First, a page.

How I Built DOJ.me
You probably heard or even visited sites like downforeveryoneorjustme.com and some of the other similar websites. It's a very simple business model. People search for websites that might be down and they are served with a result along with some ads. The ads make money and everybody is happy.
I am not just a developer but also an entrepreneur. So I have been thinking about starting such a site for a long time. Starting it from scratch though is a lot of headache. There are huge established websites, so SEO-wise good luck beating them. They have one weakness though, their domain names are loooong.
One day I was looking through Godaddy auction listings and noticed doj.me, a 3 letter domain. The SEO metrics looked interesting so I took a closer look. This website was used exactly for what I wanted to build myself. It changed owners at least once, and at one time there were some spammy content on it too.
I saw a big potential, and considering that the price was incredibly low, I placed a bid. I was thinking someone will jump in with a higher bid, but the auction ended and I was the winner.
Since I know SEO the most, that's what I am going to focus on the most. The site is already ranking for some of the keywords in the top 10, so I don't plan to push link building other then what naturally occurs. I have added a copy link button so that people can share it easier.
Once the site is in decent position for some of the keywords, it will naturally grow since it's much nicer to share such a short domain name than the ones mentioned earlier. Natural growth from there.
It is really hard to estimate how much a site like than can make. My research suggests it can be as low as $1000/mo and as much as $30k. That is 100% passive, so it's worth my time. Since I am a self-taught web developer, I thought this will be an ideal practice project.
The tech stack is what I know best: Docker, Nginx, Node, Mongodb.
During my research I have found out that these sites can generate a huge amount of traffic and DDOS attacks are common. I had some experience with OVH in the past. They offer very good pricing on VPS-s. Currently the site is running on a \$25 VPS.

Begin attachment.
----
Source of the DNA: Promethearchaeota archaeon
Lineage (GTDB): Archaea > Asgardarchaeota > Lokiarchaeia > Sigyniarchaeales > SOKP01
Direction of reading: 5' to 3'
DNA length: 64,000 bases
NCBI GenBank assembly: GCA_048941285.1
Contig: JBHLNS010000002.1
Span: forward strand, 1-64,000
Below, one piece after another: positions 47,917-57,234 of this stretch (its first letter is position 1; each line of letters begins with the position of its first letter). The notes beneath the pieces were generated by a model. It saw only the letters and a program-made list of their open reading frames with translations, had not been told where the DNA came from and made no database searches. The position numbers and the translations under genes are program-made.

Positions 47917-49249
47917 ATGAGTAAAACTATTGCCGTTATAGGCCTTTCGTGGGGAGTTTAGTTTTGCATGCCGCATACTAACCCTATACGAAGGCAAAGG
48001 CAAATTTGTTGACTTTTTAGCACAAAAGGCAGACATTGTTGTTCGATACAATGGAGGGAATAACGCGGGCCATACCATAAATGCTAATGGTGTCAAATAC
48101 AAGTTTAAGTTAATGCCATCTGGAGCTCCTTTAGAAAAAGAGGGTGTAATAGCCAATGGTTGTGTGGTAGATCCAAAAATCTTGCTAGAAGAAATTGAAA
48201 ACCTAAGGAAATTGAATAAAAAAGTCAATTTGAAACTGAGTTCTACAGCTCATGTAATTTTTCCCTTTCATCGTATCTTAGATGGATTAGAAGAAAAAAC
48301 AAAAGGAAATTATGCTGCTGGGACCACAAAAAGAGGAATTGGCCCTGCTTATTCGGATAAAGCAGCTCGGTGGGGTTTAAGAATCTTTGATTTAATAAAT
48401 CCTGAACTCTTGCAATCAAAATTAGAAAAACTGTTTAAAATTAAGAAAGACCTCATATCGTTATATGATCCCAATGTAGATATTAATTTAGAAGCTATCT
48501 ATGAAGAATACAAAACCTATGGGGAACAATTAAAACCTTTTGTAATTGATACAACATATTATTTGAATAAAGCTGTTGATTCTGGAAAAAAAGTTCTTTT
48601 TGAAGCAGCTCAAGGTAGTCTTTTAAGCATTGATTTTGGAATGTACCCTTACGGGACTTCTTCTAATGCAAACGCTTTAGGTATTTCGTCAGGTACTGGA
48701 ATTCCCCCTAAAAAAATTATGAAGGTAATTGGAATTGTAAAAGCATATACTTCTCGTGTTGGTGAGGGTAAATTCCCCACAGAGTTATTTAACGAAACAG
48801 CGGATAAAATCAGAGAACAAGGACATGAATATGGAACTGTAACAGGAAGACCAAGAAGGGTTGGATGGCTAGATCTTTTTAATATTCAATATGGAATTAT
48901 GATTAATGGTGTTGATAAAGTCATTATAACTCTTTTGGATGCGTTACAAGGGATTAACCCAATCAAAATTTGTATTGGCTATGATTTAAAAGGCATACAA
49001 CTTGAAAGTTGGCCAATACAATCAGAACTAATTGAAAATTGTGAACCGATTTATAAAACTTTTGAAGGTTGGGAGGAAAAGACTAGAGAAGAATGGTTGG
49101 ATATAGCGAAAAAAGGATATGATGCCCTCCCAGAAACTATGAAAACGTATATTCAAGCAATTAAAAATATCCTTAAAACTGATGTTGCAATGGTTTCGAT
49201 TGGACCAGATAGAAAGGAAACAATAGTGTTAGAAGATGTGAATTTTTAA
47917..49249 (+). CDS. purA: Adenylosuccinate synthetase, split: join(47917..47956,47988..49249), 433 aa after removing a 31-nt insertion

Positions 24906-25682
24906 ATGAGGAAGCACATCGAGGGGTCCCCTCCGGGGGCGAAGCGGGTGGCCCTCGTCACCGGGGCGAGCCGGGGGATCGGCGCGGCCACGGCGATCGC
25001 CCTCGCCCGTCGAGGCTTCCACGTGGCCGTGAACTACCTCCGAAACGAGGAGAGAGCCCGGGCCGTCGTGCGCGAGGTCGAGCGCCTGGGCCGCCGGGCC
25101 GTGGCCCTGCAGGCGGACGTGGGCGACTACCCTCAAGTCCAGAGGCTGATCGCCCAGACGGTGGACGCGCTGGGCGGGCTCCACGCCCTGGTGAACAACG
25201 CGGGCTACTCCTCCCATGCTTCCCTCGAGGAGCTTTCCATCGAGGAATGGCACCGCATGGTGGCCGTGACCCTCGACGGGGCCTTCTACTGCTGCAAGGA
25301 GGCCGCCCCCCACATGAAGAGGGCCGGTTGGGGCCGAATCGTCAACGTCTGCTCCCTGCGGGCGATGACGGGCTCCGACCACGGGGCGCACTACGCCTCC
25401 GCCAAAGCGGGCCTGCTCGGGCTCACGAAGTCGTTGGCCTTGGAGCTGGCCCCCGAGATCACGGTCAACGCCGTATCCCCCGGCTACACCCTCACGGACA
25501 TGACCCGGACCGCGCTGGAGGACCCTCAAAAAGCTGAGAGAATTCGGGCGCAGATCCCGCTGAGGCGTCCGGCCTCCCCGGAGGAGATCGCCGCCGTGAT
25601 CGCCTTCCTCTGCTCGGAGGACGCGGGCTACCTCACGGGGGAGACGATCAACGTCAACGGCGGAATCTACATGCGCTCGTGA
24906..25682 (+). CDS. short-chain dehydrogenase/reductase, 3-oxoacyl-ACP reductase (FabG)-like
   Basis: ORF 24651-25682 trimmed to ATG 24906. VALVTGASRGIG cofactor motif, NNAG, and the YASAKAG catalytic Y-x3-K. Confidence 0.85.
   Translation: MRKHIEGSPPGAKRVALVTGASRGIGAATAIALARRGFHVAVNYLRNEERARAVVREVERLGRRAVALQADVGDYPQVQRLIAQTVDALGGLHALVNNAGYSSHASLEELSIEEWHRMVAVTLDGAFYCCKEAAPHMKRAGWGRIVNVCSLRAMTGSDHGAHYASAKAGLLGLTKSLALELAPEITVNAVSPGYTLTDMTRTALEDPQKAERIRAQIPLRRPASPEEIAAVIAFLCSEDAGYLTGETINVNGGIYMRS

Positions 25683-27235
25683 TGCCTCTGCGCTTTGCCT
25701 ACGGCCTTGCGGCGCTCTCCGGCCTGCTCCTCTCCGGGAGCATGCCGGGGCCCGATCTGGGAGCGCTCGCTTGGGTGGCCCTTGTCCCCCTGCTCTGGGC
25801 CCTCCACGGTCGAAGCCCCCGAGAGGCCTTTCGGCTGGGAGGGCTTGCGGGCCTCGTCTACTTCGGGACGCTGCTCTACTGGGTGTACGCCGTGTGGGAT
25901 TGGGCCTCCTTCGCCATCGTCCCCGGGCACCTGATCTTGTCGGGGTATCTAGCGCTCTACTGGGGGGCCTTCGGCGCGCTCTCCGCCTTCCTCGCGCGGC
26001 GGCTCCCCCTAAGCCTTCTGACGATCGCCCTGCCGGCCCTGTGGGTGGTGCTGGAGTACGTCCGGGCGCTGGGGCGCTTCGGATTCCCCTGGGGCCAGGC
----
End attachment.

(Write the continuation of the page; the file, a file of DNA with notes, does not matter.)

The MongoDB database is running on the same machine. I am not worried about data loss, since the data is not essential and can be rebuilt literally in a day.
The big selling point for OVH is that they provide unlimited DDOS protection for all their services. In addition to that, they also offer a 1Gbit/s connection. That should be more than enough to handle traffic spikes.
It might not be 100% uptime, but until it makes money, I don't care.
I am using Docker swarm to easily deploy and scale services. Kubernetes' setup on a VPS is a nightmare, so Swarm is good enough for now.
Actually I am using Openresty with AutoSSL. It's a nice setup. Nginx is the point of hardening and security. This is where I have done some rate limiting, security headers and caching headers.
The application is split in two in the backend, both containers running Nodejs. One is for serving the website, the other for doing the actual checking.
The one that's serving up the website is running on Express. The other one is running a ping utility and Axios with interceptors to measure performance.
Since data is not that important in this case, I don't need transactions or any fancy RDBMS feature. Mongodb is just perfect for this.
There is actually a second Mongodb instance running that is automatically updated weekly. It pulls down a list of bad websites. It's important to have a blacklist so that DOJ does not link to questionable websites. This solution is not perfect since I have just noticed that an adult website is featured on the homepage. That's bad for SEO and the brand as well. I am planning to add a word based blacklist in addition to the existing one.
Redis is used for caching. I am using the bitnami image since that's very easy to configure as a caching layer.
The website is very fast. Before I added Google Analytics the whole website was ~40KB. Analytics doubled that, but it's still good.
There are still some little bugs present, but for the most part the website is ready. The server needs some hardening still.